A new report, The CDM in Africa Cannot Deliver the Money (PDF), produced by the University of KwaZulu-Natal Centre for Civil Society and Dartmouth College Climate Justice Research Project, explains in full detail why the Clean Development Mechanism (CDM) is failing.
A dozen researchers from around the globe, under the guidance of Professor Patrick Bond offer detaoled analysis and case studies from South Africa, Niger, Kenya, Mozambique, Ethiopia, the DRC and Tanzania to show that CDM is causing more harm than good to Africa –the continent that contributes the least to climate change but that suffers the heaviest toll.
Disguised as a ‘solution’ to the climate change crisis, the CDM is now creating a second injustice above this existing injustice.
Across Africa, the CDM subsidizes dangerous for-profit activities, making them yet more advantageous to multinational corporations which are mostly based in Europe and the US. In turn, these same corporations can continue to pollute beyond the bounds set by politicians especially in Europe, because the EU’s Emissions Trading Scheme (ETS) forgives increasing pollution in the North if it is offset by dubious projects in the South, especially in China, India, Brazil and Mexico (the main sites of CDMs).
But because communities, workers and local environments have been harmed in the process, various kinds of social resistances have emerged, and in some cases met with repression or ‘divide-and-rule’ strategies.
The 105 page report is published by Environmental Justice, Liabilities and Trade (EJOLT), a large collaborative project bringing science and society together to catalogue ecological distribution conflicts and work towards confronting environmental injustice. For more information, see CDMs cannot deliver in Africa.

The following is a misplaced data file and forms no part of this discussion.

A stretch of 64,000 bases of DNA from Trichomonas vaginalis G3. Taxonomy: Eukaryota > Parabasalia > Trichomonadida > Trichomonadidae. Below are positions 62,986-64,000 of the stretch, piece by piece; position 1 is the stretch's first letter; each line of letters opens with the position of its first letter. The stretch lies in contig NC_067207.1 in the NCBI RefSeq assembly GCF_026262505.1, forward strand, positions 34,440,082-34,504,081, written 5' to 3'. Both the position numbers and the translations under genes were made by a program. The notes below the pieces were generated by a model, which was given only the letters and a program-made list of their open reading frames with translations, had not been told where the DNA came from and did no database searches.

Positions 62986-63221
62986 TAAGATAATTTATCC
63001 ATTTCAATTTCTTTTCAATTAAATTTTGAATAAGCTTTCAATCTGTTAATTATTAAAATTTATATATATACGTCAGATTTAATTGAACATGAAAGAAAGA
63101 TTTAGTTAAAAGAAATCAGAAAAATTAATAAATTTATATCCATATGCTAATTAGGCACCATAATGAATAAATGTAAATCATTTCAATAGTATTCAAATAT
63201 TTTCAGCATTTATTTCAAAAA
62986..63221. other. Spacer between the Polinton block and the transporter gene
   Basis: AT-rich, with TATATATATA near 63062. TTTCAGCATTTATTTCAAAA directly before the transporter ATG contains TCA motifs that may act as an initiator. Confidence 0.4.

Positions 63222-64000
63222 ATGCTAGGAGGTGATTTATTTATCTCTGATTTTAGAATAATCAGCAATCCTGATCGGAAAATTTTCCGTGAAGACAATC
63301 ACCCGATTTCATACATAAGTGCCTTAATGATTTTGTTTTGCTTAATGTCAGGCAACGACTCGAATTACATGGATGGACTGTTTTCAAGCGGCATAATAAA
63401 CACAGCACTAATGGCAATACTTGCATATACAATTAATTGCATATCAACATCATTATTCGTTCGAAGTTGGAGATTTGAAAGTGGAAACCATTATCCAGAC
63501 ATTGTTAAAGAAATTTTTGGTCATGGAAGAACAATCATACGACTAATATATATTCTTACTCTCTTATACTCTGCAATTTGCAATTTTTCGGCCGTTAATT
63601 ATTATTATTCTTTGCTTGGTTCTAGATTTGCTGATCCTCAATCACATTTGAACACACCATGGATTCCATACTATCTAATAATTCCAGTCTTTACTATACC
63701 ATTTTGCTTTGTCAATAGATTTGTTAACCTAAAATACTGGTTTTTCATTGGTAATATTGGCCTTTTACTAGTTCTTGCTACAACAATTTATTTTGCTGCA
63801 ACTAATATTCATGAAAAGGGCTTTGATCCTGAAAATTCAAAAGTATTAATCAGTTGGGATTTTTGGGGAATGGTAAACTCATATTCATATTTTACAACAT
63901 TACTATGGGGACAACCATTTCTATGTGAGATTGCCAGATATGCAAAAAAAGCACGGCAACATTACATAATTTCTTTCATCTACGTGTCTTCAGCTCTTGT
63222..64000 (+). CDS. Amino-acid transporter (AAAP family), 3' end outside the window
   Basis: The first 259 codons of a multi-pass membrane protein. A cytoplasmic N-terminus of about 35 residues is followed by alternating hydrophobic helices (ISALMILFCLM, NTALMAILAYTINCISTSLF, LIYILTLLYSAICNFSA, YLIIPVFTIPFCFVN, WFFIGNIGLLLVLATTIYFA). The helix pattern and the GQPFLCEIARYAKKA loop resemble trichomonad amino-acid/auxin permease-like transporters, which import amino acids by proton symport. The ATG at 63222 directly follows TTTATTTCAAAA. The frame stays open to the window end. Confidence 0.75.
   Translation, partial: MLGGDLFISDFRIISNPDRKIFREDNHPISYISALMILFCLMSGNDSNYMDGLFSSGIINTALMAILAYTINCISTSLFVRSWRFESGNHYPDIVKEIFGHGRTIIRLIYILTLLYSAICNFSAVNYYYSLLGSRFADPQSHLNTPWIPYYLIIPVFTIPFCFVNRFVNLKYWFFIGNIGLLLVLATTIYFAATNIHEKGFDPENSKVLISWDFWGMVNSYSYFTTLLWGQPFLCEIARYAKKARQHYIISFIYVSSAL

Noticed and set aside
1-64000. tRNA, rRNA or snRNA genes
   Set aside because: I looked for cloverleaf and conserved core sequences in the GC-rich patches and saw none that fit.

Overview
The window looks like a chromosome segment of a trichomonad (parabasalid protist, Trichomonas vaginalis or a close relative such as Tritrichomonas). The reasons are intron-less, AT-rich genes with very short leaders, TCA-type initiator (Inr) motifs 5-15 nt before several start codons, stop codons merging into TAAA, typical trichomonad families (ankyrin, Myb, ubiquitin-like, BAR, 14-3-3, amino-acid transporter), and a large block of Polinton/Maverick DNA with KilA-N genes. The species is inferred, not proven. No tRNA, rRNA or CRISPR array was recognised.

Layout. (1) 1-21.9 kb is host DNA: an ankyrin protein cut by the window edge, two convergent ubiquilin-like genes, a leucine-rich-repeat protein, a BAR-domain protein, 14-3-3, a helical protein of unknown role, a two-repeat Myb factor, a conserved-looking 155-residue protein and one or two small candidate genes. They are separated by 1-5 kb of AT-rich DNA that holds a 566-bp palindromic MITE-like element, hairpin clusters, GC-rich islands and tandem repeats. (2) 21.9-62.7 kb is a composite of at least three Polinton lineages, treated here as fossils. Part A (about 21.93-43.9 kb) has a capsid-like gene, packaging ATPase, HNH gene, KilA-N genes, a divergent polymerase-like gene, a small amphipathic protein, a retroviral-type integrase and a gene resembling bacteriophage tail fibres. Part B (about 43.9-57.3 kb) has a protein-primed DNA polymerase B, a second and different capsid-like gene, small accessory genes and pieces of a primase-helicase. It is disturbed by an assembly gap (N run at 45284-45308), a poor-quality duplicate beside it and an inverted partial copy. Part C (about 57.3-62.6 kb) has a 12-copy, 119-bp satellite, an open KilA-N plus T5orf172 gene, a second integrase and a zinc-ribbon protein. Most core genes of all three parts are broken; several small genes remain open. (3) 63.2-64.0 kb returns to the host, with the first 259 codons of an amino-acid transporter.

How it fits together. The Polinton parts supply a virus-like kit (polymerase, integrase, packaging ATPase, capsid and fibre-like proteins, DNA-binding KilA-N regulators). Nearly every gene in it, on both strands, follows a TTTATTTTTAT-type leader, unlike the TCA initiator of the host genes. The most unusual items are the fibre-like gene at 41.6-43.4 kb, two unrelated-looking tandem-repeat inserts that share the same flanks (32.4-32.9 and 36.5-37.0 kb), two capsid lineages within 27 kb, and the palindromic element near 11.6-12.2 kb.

REPORT SUMMARY AND OUTLINE
At a time the carbon markets face a profound crisis, this report provides critical policy analysis and case documentation about the role of the Clean Development Mechanism (CDM) in Africa. Instead of providing an appropriate flow of climate finance for projects related to greenhouse gas mitigation, the CDM has benefited large corporations (both South and North) and the governments they influence and often control. South Africa is a case in point, as both a victim and villain in relation to catastrophic climate change.
Many sites of emissions in Africa – e.g., methane from rotting rubbish in landfills, flaring of gas from oil extraction, coal-burning electricity generation, coal-to-liquid and gas-to-liquid petroleum refining, deforestation, decomposed vegetation in tropical dams – require urgent attention, as do the proliferation of ‘false solutions’ to the climate crisis such as mega-hydro power, tree plantations and biofuels. Across Africa, the CDM subsidizes all these dangerous for-profit activities, making them yet more advantageous to multinational corporations which are mostly based in Europe, the US or South Africa.
In turn, these same corporations – and others just as ecologically irresponsible – can continue to pollute beyond the bounds set by politicians especially in Europe, because the Emissions Trading Scheme (ETS) forgives increasing pollution in the North if it is offset by dubious projects in the South.